With a (lotta) help … from our friends

It takes many hands to make light work and to create a community of support for S&T students and alumni. Without the help of volunteers, mailings wouldn’t be as prompt; events wouldn’t run as smoothly (there’d also be no one to show visitors the way to the facilities at commencement). These individuals enrich the university experience for students and staff. It really couldn’t be done without them. The following standouts spend many hours helping the association, bringing along a wealth of knowledge and experience:

Left to right: Dixie Finley, Nancy and Don Brackhahn, Chuck Remington and Charlie Hell. (Photo by B.A. Rupert)

  • Chuck Remington, ME’49, MS ME’50, retired in 1989 as a longtime mechanical engineering professor at S&T. He and his late wife, Agnes, began volunteering shortly after his retirement. Remington enjoys livening up the typically quiet office, especially on Tuesdays when he just might bring brownies from the “pie lady” at the farmer’s market. His is a familiar face, and voice, to many. Elaine Russell, external relations manager, tells of a recent campus visit by an alumnus and his family. “Jeff Buck, ME’77, was here from Houston and he recognized his former professor, Chuck, by his voice,” she says. “Everyone seems to know him.”
  • Charlie Hell, a volunteer for more than 11 years, is the son of the late John “Pat” Hell, MinE’33. He left his hometown of Rolla to work at AT&T in St. Louis, then retired to Florida. Hell returned to Rolla after 45 years and says former high school classmate, John Smith, CE’51, got him involved with the alumni office. Remington and Hell are popular with the students. At the senior pizza party, Stacy Jones, internal relations manager, often hears from students “those older guys at the registration table are so much fun.”
  • Dixie Finley, Psyc’68, widow of Charles B. Finley, former head football coach at S&T, is the newest alumni office volunteer. She retired after 25 years as a counselor for Rolla schools and now enjoys working with the alumni staff and volunteers. “The people are friendly, helpful, gracious and very appreciative,” she says.
  • Don and Nancy Brackhahn volunteer around campus and the community. Don retired in 2002 after 17 years as director of alumni affairs and constituent relations at S&T. “We’ve developed great friendships with alumni here over the years,” says Don. “We want to give back some of what we’ve received from the university and the community.” The Brackhahns attend Homecoming and other events, and as many Miner sporting events as they can. Nancy served as president of the Miner Booster Club for six years and continues as a member of its board. “It helps us keep in touch with alums and friends,” she says.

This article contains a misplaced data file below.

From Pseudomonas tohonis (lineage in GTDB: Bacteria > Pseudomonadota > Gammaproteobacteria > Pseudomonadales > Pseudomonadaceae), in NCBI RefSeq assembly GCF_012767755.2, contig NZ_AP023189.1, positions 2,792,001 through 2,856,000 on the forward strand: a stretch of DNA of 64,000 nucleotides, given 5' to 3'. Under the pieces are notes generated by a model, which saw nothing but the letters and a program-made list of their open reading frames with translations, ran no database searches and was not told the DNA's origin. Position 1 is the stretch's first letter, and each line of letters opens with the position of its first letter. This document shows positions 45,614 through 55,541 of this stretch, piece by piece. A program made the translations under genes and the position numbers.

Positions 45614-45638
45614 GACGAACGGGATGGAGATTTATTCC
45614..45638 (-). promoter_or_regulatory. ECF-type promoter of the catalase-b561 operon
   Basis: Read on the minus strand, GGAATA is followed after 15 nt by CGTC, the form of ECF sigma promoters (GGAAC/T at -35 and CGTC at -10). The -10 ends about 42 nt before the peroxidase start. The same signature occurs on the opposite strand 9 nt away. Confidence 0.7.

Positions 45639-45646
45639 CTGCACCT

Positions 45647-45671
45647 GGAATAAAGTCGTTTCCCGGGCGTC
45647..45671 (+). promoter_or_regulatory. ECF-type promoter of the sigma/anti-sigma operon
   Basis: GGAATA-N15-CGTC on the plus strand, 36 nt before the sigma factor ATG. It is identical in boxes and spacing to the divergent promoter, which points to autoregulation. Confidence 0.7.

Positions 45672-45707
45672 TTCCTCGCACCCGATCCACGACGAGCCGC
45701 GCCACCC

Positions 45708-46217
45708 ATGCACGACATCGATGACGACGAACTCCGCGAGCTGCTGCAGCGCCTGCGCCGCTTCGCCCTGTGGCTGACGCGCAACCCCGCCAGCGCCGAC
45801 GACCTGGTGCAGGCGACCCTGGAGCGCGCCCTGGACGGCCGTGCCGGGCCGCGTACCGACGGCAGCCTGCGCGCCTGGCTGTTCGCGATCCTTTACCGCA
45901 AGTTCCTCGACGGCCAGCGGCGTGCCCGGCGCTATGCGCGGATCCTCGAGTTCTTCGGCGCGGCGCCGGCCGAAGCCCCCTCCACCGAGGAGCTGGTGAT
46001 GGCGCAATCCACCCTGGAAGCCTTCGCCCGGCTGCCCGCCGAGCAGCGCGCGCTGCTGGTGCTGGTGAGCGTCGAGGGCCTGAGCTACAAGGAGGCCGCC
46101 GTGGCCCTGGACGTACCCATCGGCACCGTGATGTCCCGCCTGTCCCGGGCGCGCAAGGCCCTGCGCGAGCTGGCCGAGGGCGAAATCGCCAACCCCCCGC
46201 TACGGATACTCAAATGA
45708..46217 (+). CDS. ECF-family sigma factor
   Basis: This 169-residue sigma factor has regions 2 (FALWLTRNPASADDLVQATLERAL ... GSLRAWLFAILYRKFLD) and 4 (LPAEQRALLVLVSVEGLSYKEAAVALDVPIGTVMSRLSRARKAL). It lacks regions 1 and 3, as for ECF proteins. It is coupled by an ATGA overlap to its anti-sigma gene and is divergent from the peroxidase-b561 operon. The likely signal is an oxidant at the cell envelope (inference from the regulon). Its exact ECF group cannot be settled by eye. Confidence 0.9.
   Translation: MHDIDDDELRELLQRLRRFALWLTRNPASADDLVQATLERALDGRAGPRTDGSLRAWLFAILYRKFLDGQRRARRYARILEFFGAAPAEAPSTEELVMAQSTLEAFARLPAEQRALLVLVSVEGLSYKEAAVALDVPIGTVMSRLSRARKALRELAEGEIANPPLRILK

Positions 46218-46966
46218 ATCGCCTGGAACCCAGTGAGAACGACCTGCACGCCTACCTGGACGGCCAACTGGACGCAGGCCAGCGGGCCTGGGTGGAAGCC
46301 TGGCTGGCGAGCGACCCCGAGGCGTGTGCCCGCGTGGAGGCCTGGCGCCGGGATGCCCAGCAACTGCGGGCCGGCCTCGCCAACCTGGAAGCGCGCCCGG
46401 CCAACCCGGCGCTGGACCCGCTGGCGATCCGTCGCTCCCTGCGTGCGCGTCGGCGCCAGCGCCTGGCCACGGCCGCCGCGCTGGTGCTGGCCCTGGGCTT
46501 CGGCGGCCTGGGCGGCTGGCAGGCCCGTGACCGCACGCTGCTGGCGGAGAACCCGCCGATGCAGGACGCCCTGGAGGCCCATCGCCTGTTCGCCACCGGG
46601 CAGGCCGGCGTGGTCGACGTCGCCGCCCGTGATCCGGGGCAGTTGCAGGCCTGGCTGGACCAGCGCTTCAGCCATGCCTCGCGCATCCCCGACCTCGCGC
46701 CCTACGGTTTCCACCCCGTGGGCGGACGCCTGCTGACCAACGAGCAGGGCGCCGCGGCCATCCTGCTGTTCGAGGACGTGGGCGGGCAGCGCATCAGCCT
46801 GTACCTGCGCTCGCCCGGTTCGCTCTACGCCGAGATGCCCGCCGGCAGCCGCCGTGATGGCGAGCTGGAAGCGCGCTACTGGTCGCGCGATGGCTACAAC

Around the Puck

Q&A: Miners got game

What was the most memorable sports team during your time on campus? As part of his research for the S&T 150th history book, Larry Gragg, Curators’ Distinguished Teaching Professor emeritus of history and political science, asked you to share your memories. Here are a few of your answers.

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Honoring new academy members

In October, 12 alumni and friends were inducted into Missouri S&T academies. Academy membership recognizes careers of distinction and invites members to share their wisdom, influence and resources with faculty and students. Some academies hold induction ceremonies in the fall, others in the spring.

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Boosting cyber-physical security

A wide array of complex systems that rely on computers — from public water supply systems and electric grids to chemical plants and self-driving vehicles — increasingly come under not just digital but physical attacks. Bruce McMillin, professor and interim chair of computer science at Missouri S&T, is looking to change that by developing stronger safeguards […]

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MXene discovery could improve energy storage

In spite of their diminutive size, 2-D titanium carbide materials known as MXenes are “quite reactive” to water, a discovery S&T researchers say could have implications for energy storage and harvesting applications such as batteries, supercapacitors and beyond. Their findings were published in 2018 in the American Chemical Society journal Inorganic Chemistry.

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A faster charge for electric vehicles

One drawback of electric vehicles (EVs) is the time it takes to charge them. But what if you could plug in your EV and fully charge it as quickly as it takes to fill up a conventional car with gasoline? Missouri S&T researchers, in collaboration with three private companies, are working to make speedy charging […]

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